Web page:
Will They Remember?

Will they remember?
Will they keep their word?

I’ve risked everything helping these men,
I’ve given myself over to them in trust
I don’t know if they are worthy,
But I am hopeful that they are different

The men that I am used to are not kind,
They are selfish and needy
They take advantage of what I offer

And I let it happen, I allow it

My livelihood is less than reputable
But someone has to put food on the table
My heart is callous and closed,
My trust in the world is non-existent
Quiet desperation consumes my days
Things aren’t supposed to be like this

Yearning and forlorn I hope for a change
Ashamed and embarrassed, I am in need
A radical reversal of reality is my desire,
I cannot explain why I have hope
Other than the character of my recent visitors

The king and his men know that I’ve lied
They searched my property top to bottom
If they discover what I’ve done,
There will be no saving me

Alas, I wait with anxiety and unfulfilled expectation
The future is unknown, but I look forward to it
I want a change, a transformation
Of my life and surroundings

I’ve kept my word…
But will I be remembered?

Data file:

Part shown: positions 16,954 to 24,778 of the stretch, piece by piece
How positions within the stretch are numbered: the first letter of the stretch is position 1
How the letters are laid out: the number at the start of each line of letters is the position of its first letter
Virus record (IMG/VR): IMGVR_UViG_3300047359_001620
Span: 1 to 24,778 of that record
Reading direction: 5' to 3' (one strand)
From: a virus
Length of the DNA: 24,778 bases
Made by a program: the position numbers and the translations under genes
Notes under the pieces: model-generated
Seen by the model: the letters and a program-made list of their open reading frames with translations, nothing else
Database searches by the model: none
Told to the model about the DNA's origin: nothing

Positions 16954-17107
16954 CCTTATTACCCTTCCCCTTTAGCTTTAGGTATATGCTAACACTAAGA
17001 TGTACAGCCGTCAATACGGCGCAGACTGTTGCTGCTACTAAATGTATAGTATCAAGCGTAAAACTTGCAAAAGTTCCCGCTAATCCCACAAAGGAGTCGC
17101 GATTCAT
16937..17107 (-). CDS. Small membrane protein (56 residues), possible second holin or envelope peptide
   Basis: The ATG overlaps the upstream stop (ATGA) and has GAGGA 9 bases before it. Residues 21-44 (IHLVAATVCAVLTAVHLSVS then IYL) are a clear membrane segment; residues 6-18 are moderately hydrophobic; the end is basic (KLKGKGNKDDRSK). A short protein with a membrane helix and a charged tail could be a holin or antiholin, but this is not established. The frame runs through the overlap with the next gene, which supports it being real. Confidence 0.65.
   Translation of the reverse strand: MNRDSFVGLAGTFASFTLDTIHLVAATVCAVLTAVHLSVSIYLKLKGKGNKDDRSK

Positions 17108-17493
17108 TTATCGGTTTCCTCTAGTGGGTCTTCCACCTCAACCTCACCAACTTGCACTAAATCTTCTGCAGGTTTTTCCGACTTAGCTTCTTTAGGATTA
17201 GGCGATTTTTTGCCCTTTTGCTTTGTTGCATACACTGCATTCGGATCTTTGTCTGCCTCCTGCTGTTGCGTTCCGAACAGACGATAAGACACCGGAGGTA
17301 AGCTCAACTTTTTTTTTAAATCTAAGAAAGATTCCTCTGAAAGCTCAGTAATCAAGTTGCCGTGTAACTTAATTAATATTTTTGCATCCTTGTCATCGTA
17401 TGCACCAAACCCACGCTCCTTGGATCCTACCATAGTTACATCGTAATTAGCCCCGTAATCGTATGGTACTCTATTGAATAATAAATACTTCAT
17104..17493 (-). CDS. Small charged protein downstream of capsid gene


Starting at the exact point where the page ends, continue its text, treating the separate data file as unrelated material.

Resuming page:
– Porter C. Taylor
March 2, 2012

Joshua the Successor

Today is my son’s third birthday. Hard to believe that he’s already three! His name is Joshua and this poem was written a few weeks before he was born. My prayer for him is that he too would stand strong and courageous before the LORD and that he would be able to say, “As for me and my house, we will serve the Lord!” Happy birthday sweet boy!


How do you take over for a giant?
How do you replace the prophet who led the people out?
The task before me is great, perhaps too great
It was one thing to enter into the land of the giants
Quite another to step the giant’s spotlight

I am but a servant to YHWH, to the deliverer and redeemer
His will, way and reign are my call to action
My heart is full of his words, my thoughts of his glory
The covenant He has made is my very existence
No matter the cost, no matter the call
I will obey. I choose, today, to be faithful

For years Moses has been my leader, my mentor
I scaled the slopes of Sinai as he met with the Lord
I heard the children of Israel dancing before the calf
I knew that there was something wrong
I’ve walked with Moses and seen how YHWH walked with him
YHWH would never leave him nor forsake him
Will it be the same with me?
Will the anointing stay or go?
Will the LORD walk with us or abandon?

I know in my heart of hearts that the LORD will stay
I know that the LORD is faithful to his people,
To those with whom he has made covenant
But the fear and terror that sets in cannot be ignored
It is not all-powerful, but it is full of power
I need the LORD to give me strength
I need him to give me courage
I need him to go with me wherever I go

Watch over me, O God, and guide my steps